Chef Darren Chin showcases Dom Pérignon 2008 vintage in degustation dinner at DC Restaurant

The dinner also announced Chef Darren as Dom Pérignon's Malaysian Ambassador.

Möet Hennessy Diageo Malaysia's manager Ronan de La Morlais and Chef Darren Chin (Photo: Moët Hennessy Diageo Malaysia)

At the Abbaye Saint-Pierre d’Hautvillers in Champagne, France, lies the tomb of Dom Pierre Pérignon, the French Benedictine monk whose years as the monastery’s cellar master in the late 1600s were crucial to the region’s later reputation in making sparkling wine. Pérignon believed that hard work would bring a monk closer to God, which ignited his determination to create the best wine in the world. So absolute was his commitment that his tomb is engraved with the phrase “summa cum laude” or “with the highest distinction.”

It is after this gentleman that Möet & Chandon named its prestige cuvée. The “Dom” in the Dom Pérignon label is an abbreviated Latin phrase: Deo optimo maximo, which means “to God, the best and the greatest.” With such grand aspirations guiding its philosophies, extreme discernment naturally became a way of life at the label. Rather than release iterations every year, only vintages are produced and wines are sometimes held back to let them come into their own before being shared with the world.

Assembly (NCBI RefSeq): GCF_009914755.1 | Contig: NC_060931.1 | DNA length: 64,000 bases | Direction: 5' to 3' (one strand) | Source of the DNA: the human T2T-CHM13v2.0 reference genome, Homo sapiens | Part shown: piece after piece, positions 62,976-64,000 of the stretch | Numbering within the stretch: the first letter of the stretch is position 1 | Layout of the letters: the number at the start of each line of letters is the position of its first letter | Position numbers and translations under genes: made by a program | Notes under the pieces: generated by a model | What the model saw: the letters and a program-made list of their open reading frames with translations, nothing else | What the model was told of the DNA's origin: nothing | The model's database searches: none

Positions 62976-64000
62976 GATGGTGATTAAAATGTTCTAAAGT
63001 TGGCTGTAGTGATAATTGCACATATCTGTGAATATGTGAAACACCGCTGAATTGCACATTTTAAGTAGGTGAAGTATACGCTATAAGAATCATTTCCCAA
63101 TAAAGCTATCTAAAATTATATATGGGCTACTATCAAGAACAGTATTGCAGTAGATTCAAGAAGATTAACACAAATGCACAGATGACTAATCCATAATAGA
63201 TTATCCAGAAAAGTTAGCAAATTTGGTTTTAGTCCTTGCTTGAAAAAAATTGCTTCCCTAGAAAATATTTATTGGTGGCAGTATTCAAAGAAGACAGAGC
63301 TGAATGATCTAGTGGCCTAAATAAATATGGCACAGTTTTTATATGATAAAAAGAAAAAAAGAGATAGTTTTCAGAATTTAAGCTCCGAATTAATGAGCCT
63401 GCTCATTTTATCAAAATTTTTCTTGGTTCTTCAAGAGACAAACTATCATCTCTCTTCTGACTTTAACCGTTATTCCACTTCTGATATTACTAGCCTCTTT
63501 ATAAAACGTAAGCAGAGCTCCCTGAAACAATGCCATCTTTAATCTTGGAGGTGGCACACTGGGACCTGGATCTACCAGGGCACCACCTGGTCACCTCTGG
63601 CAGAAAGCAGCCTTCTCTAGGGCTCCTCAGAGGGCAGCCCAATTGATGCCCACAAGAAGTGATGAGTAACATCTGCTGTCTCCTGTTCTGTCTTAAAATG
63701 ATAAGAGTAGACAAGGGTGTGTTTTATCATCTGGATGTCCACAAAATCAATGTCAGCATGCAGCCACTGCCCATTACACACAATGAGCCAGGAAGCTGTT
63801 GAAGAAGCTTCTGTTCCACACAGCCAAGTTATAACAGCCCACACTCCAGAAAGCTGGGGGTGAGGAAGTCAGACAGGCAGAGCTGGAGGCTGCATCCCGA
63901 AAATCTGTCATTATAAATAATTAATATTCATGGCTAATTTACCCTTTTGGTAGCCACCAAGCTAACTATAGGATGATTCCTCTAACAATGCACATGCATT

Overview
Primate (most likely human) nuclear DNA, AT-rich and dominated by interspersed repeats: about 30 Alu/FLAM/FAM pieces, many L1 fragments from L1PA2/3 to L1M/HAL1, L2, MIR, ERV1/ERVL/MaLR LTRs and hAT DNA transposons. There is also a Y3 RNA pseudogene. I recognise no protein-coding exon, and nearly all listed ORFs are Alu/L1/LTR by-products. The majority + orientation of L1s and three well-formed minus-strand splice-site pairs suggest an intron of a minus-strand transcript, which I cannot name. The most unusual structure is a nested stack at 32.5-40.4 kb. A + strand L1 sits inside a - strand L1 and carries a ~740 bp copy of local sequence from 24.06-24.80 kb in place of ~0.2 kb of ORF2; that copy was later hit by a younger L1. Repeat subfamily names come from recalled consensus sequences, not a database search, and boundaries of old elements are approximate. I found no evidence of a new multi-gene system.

Complex and luminous. Vintage 2008 is a living heritage tactile to the palate. #DomPérignon Enjoy Responsibly

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This was how the Dom Pérignon 2008 came to be released two years after the 2009 vintage. Its coming was a miracle seeing as overcast skies throughout the growing season prevented the grapes from flourishing, but sunny weather just as harvest began seemed rich with divine intervention. The consequence was a glorious year for Dom Pérignon. It delayed the release to allow the wine time to round out, a decision ripe with foresight in the resulting complexity and luminosity.

The nose opens with a bouquet of white flowers, citrus and stone fruit tempered by aniseed and crushed mint before the spice, wood and roasted notes settle on the palate. The taste balances, even supersedes, this promising aroma with a pronounced fruit and minimalist but warm character as well as a notable acidity that is well integrated into the sensorial blend.

“It is a special vintage, what we call a legacy vintage,” says Ronan de La Morlais, manager of Möet Hennessy Diageo Malaysia’s champagne portfolio. “It marks the handing over of the baton from the last chef de cave (cellar master) of 28 years, Richard Geoffroy, to his apprentice, Vincent Chaperon. The 2009 variety was born in a warm year but 2008 was a cold year with a late summer, so it was rather shy. It had to be held back because it wasn’t ready but now it has rounded beautifully. I like to hold it on the tip of my tongue to feel the sparkle.”

Darren Chin is the chef and owner of DC Restaurant (Photo: DC Restaurant)

We experienced this for ourselves at the preview of the Dom Pérignon 2008 held at DC Restaurant, Kuala Lumpur. The choice of venue is not merely dictated by the exceptional degustation menus for which chef-owner Darren Chin is renowned, but also to announce his appointment as the Malaysian ambassador of Dom Pérignon. In the hands of one who speaks the languages of both food and wine, pairings are elevated from complementary accompaniments to a real conversation, a dialogue of taste and texture with each playing off the qualities of the other.